New England Patriots: Drew Bledsoe

Belichick/CarrollGetty ImagesDrew Bledsoe says Bill Belichick and Pete Carroll create similar cultures around their teams.
Former Patriots quarterback Drew Bledsoe played for both head coaches involved in Super Bowl XLIX -- Pete Carroll (1997-99) and Bill Belichick (2000-01) -- while in New England, and insists they are more alike than it might appear on the facade.

“There are a lot more similarities between the two guys than there are differences,” Bledsoe told ESPN Radio’s Colin Cowherd on Monday. “The differences are purely stylistic, but the substance is very, very similar.

“Pete, you watch his press conferences and hear the way he talks and I think people could have the impression that he’s this happy-go-lucky, kind of crazy guy. But Pete’s got an edge to him. I played for him, I’ve seen it.

“The thing that the two coaches do is they create a culture of intense competition on the field in practice. They both make sure their players know there’s no free lunch. There are guys looking for your position at all times.

“You look at Belichick, I was out there for the Dolphins game here recently. I think he’s enjoying the ride a little bit more now than maybe he has in the past. I was on the sideline, he came running over with a big smile and gave me a hug. We talked for a minute, I think he’s enjoying this ride quite a bit.”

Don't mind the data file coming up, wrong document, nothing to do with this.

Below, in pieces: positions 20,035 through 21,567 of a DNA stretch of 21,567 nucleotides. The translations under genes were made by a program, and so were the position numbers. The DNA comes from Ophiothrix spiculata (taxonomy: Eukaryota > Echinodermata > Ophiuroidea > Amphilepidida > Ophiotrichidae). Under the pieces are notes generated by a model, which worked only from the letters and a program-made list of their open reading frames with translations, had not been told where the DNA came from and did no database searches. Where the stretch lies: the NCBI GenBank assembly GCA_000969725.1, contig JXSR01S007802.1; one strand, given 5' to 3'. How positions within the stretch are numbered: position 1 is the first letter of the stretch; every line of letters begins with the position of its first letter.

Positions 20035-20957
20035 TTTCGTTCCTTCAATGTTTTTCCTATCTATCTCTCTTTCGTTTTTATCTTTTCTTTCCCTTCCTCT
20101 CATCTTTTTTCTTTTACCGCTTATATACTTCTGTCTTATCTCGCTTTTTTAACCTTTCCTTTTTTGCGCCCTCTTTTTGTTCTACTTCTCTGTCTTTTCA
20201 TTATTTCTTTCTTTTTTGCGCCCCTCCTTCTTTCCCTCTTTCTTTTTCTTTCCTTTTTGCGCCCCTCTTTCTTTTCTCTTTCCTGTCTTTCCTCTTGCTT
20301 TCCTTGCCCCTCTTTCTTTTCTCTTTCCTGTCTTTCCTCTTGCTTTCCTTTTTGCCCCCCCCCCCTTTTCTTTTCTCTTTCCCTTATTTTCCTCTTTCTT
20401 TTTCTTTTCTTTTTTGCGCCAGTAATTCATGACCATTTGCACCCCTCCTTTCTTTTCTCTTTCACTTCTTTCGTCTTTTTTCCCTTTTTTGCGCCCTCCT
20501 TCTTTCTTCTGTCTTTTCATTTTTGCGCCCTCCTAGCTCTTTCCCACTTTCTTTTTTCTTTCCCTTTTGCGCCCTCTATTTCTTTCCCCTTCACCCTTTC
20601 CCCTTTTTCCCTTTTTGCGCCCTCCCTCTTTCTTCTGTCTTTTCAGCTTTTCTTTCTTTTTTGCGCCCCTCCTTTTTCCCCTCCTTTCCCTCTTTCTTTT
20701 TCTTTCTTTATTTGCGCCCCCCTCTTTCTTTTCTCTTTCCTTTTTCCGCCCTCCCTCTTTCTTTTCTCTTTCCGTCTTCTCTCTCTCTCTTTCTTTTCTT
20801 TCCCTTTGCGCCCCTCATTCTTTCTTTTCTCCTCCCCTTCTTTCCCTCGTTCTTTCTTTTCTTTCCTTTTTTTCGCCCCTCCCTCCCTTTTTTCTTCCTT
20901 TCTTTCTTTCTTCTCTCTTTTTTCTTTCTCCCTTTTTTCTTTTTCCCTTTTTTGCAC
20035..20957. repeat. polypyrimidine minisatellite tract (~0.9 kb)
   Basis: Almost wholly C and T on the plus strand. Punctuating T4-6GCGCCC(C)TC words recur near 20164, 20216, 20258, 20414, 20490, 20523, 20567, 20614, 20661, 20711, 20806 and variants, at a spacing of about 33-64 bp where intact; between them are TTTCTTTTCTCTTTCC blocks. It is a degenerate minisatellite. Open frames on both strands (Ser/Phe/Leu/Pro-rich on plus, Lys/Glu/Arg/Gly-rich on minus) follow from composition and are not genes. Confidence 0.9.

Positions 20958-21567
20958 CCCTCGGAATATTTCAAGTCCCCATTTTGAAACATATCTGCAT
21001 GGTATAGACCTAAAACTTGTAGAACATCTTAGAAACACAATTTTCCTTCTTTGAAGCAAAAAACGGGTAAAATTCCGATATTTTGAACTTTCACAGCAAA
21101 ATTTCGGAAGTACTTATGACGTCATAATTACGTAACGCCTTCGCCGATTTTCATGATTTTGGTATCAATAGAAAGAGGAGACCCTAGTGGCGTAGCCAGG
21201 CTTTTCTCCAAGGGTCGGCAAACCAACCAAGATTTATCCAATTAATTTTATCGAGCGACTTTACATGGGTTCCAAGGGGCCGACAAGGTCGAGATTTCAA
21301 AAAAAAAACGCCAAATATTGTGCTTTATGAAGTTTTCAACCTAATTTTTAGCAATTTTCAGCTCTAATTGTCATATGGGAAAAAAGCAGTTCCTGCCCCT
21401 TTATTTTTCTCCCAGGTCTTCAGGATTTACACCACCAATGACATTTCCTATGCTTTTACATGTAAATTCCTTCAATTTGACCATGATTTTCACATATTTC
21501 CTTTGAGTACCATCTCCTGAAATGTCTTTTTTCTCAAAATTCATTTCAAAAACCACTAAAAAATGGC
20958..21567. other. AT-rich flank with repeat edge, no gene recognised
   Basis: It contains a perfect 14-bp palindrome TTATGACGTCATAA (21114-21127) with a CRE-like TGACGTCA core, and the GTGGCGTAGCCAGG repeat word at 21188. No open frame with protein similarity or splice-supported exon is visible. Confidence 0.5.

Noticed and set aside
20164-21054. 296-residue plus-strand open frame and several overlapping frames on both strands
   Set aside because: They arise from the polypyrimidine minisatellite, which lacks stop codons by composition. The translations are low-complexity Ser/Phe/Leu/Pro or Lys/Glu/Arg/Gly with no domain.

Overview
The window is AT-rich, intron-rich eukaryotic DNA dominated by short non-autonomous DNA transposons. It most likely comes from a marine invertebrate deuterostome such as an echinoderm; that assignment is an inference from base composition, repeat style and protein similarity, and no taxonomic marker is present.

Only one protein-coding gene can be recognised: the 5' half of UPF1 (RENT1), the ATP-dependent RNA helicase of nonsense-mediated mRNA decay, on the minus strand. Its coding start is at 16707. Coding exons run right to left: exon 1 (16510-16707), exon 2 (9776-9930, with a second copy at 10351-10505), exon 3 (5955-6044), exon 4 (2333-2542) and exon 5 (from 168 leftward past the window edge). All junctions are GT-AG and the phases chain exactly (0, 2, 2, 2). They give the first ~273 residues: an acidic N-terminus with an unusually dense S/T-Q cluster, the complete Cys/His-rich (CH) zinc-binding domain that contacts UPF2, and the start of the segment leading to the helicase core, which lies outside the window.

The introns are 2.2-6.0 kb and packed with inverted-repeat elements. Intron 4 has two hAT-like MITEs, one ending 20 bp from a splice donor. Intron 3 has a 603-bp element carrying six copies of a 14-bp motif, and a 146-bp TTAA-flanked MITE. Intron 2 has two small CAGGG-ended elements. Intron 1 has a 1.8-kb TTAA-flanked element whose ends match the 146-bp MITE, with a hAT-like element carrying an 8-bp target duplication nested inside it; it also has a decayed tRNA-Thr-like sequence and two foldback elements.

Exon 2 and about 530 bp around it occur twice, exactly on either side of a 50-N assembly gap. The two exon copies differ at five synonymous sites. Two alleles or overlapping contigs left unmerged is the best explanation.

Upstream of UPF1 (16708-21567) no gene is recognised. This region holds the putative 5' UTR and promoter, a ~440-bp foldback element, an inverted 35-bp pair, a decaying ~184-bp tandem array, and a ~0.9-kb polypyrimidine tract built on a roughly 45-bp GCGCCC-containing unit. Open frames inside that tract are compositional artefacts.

Patriots Hall of Fame leftovers

September, 18, 2011
FOXBOROUGH, Mass. -- A handful of leftovers after Drew Bledsoe and Jon Morris were inducted into the Patriots Hall of Fame Saturday night at Patriot Place:

Courtesy of New England PatriotsDrew Bledsoe (center) and (from left) Tedy Bruschi, Troy Brown, Todd Rucci, and Scott Zolak.
* After three action-packed days of activities in conjunction with the Hall of Fame induction (and a halftime ceremony looming during the Patriots' home-opener on Sunday), Bledsoe said the most rewarding part of the experience has been bringing his four children -- Stuart, John, Henry, and Healy -- back to the region. Bledsoe noted earlier in the week that he lives a "normal" life now back in Washington, where his only gridiron activity is coaching multiple flag football teams. This was a chance to show his children what a rock star Daddy used to be in the region. Only trouble, he got upstaged -- again -- by a certain quarterback.

"[The children] were so young when I was here, they don’t remember all this stuff, so it’s been really cool to take them up to Fenway for a game and we brought them down here to tour the stadium," explained Bledsoe. "Unfortunately, I used to be a big deal. Now, to them, I’m just the guy that can introduce them to Tom Brady. But they thought that was pretty cool, and Tommy was awfully gracious."

* There might never be a member of the Hall as appreciative for the gesture as Morris, who after several years of falling short in the fan vote, was voted in by a senior committee. He might have been the warm-up act to Bledsoe, but he certainly won over the overflow crowd with an entertaining speech that mixed gridiron anecdotes with genuine appreciation for those that helped him during his career -- particularly his wife, Gail -- and some fantastic humor. Looking out at the crowd as he started his speech, Morris deadpanned, "If we had gotten a crowd this size in my day, we'd have played a doubleheader for you."

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Bledsoe, Morris enter Patriots Hall of Fame

September, 17, 2011